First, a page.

Malcolm X Redux, Part I- Education

Malcolm X was a highly controversial figure in his time, often viewed as a racist who advocated hate and violence against whites; his positions and Pan-Africanism were often misunderstood or distorted.  This is the first in a series of articles I intend to write about Malcolm X – seeking to connect his thinking to today’s issues.

This series will begin with education, and this quote,

I just don’t believe that when people are being unjustly oppressed that they should let someone else set rules for them by which they can come out from under that oppression. – Malcolm X

Although this quote didn’t necessarily focus on education, Malcolm X saw education as a key to black independence and empowerment.  Education is also where we find the truth that exists in what he believed would happen if African Americans looked to the same government that enslaved their ancestors to protect them.  I want to be clear from the start, this post isn’t going to end with an argument for segregation.  What it will do is point out that despite all the marches, hand holding and lip service both political parties have given to the issue, segregation still exists.

President Trump tapped into this reality in a manner consistent with opportunistic yet ill-informed politicians. He conflated “inner city” with African Americans and described Black Americans in their worst light to satiate the need for a scapegoat among poor and working class whites while, at the same time, validating the increasing disillusionment poor and working class African Americans are experiencing with the American Left.  He received a backlash from the elites – the criticism was justified but ineffective.   A strong minority of black voters bought the message – evidenced by not only the support he received but the lack of support Hillary Clinton received as well.

Inaccurate? Yes.  Dishonest? Yes.  Angry?  Yes, and that’s what mattered, but it was also brilliant political strategy.  Poor and working class folks (regardless of race) were pissed and Trump was the megaphone and fairy godmother all in one.  Trump got the big message right and made all the right promises, the details didn’t matter anymore. The counter message to Trump’s narrative was ineffective because America remains highly segregated, just in different ways, with the clearest example of this being our school systems.  The counter-arguments of “we’re getting there”, “things are different now just hang in there” are tired and old.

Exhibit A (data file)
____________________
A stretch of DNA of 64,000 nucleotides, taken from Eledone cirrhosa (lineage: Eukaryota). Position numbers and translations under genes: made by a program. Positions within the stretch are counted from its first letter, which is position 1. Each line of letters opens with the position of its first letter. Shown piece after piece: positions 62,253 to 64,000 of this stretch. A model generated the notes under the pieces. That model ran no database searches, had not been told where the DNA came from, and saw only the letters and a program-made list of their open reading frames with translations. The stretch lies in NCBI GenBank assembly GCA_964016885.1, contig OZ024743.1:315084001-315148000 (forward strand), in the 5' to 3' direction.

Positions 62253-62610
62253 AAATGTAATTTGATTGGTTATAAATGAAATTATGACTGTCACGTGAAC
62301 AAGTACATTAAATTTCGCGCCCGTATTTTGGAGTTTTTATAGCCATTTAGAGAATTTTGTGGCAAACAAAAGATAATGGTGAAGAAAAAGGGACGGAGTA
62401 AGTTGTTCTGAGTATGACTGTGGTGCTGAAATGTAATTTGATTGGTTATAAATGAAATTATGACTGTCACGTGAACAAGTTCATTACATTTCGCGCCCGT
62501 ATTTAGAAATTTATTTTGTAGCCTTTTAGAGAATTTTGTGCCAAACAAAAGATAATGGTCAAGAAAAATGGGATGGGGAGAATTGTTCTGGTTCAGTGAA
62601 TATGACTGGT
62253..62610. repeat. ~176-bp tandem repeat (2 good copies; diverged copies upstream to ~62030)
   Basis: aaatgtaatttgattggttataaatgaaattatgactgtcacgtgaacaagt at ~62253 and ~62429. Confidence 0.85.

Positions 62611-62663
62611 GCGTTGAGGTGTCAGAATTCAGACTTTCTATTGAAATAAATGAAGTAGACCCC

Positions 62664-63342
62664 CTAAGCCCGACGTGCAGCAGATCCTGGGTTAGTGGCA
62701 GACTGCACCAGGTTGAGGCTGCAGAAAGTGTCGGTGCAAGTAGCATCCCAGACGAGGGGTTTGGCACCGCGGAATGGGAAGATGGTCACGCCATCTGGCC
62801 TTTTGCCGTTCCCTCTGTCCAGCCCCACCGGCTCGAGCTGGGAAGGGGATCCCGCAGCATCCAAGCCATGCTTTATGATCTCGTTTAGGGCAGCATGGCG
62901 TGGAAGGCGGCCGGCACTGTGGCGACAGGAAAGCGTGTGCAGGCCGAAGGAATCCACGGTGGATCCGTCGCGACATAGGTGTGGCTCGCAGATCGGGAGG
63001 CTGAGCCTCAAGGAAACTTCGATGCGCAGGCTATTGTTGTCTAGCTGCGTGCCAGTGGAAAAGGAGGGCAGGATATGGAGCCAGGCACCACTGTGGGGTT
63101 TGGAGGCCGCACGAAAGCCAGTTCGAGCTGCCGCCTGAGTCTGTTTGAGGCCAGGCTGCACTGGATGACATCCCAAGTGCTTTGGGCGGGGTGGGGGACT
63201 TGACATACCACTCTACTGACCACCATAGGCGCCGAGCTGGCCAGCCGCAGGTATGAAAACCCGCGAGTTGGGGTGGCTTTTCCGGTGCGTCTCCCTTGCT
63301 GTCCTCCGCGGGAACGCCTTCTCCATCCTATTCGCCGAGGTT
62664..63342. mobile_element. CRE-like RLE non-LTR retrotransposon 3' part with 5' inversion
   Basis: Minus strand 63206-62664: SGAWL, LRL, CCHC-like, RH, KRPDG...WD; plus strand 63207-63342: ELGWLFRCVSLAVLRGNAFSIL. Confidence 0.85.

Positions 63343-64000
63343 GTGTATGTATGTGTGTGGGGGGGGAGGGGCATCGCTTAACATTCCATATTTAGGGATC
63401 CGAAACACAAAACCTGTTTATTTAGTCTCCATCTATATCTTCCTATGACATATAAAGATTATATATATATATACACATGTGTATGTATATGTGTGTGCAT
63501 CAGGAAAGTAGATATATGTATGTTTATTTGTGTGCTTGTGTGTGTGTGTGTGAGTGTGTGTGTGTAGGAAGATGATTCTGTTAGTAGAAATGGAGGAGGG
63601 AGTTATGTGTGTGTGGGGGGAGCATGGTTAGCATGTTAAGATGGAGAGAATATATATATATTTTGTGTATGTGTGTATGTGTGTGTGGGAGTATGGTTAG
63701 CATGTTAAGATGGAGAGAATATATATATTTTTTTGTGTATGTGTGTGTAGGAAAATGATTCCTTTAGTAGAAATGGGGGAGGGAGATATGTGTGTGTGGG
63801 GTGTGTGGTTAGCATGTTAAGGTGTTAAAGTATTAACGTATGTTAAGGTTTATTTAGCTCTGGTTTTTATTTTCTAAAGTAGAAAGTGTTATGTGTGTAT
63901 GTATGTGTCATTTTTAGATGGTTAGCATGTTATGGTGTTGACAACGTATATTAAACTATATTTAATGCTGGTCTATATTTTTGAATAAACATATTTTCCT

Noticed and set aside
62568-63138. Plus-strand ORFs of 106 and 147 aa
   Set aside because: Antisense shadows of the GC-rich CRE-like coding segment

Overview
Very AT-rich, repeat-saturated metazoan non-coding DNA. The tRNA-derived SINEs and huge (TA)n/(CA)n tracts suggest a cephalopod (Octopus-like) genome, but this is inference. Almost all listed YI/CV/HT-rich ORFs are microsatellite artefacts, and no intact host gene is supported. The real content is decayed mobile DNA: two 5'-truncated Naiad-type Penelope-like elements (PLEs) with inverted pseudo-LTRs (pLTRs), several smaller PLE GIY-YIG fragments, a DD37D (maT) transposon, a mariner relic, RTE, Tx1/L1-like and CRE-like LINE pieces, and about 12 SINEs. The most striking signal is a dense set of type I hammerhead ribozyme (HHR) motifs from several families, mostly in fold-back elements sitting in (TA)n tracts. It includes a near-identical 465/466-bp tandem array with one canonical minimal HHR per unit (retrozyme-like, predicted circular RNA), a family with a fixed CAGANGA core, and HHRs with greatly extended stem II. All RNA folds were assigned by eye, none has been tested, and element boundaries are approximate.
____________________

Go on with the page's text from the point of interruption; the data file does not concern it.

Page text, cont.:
According to the National Center for Education Statistics African- Americans, while making strong gains in closing the racial divide with high school diplomas, experienced a significant setback at the college level.

In 2015, some 36 percent of 25- to 29-year-olds had attained a bachelor’s or higher degree. The percentage of White 25- to 29-year-olds who had attained this level of education increased from 1995 to 2015, as the size of the White-Black gap in the attainment of a bachelor’s or higher degree widened from 13 to 22 percentage points and the size of the White-Hispanic gap widened from 20 to 27 percentage points.

While narrowing of the high school completion gap may seem like really great news, there are a few realities that we need to keep in mind. High school diplomas don’t matter much anymore. Even an undergraduate degree from a four-year institution doesn’t translate into a guaranteed job .  From the Pew Research Center,

A consistent 78% of men in the Gen X, Boomer and Silent generations were employed at ages 18 to 33, a share that dropped 10 points to 68% among Millennial men. In addition, while employment among young women had been increasing with each generation, it dropped 6 points between Gen X women in 1998 (69%) and Millennial women in 2014 (63%). This can partially be attributed to enrollment in higher education – fully 18% of 18- to 33-year-old Millennials are currently enrolled full time, compared with just 11% of Gen Xers when they were the same age.

What about wages? Again from Pew,

But after adjusting for inflation, today’s average hourly wage has just about the same purchasing power as it did in 1979, following a long slide in the 1980s and early 1990s and bumpy, inconsistent growth since then. In fact, in real terms the average wage peaked more than 40 years ago: The $4.03-an-hour rate recorded in January 1973 has the same purchasing power as $22.41 would today.

Median usual weekly earnings of high school graduates is $678 according to BLS.  Even if we were generous and assumed a 35-hour work week, that amounts to about $19.37 per hour.  Before we even get to wages, however, we should consider the issue of employment.  Unemployment among African Americans is the highest of any demographic, nearly double that of whites.

College appears to be a solution, but we run into some problems there as well. US News and World Report published an excellent article on this subject last January. There were several key points identified, that feed into this problem including the fact that black children are more likely to grow up in households that experience more difficulty in meeting basic needs, are more likely to receive out of school suspensions, are more likely to be placed in residential facilities where the quality of education is lower and are more likely to be held behind as early as kindergarten despite there being no evidence this produces any meaningful impact. The road to college, for many black children, is filled with hurdles and pits that require a very high level of persistence and luck.